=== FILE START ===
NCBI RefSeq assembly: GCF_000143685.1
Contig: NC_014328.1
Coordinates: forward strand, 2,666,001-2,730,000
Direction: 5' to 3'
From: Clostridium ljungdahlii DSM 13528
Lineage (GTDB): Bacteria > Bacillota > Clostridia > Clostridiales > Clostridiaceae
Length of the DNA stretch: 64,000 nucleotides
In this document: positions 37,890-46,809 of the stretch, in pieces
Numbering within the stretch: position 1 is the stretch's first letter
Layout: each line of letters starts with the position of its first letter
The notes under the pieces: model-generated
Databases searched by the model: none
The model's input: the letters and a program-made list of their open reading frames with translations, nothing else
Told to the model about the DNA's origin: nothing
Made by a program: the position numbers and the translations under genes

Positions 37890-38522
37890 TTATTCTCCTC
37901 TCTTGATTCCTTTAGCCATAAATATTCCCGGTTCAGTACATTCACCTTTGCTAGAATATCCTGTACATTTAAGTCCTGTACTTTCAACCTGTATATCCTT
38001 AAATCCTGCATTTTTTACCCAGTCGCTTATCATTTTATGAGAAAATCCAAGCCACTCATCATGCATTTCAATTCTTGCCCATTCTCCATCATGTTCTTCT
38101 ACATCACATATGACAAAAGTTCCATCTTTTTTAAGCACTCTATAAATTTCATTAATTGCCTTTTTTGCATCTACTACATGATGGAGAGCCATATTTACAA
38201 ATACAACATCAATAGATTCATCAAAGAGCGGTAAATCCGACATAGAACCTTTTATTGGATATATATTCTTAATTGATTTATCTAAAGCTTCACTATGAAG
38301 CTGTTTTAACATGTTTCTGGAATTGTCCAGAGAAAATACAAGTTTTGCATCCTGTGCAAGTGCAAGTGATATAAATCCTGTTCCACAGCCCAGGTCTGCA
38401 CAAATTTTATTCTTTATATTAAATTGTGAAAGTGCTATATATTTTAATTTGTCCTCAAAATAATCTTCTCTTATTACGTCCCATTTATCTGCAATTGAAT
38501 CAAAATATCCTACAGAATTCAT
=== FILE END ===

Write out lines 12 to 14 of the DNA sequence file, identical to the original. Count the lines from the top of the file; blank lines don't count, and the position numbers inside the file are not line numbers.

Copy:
Databases searched by the model: none
The model's input: the letters and a program-made list of their open reading frames with translations, nothing else
Told to the model about the DNA's origin: nothing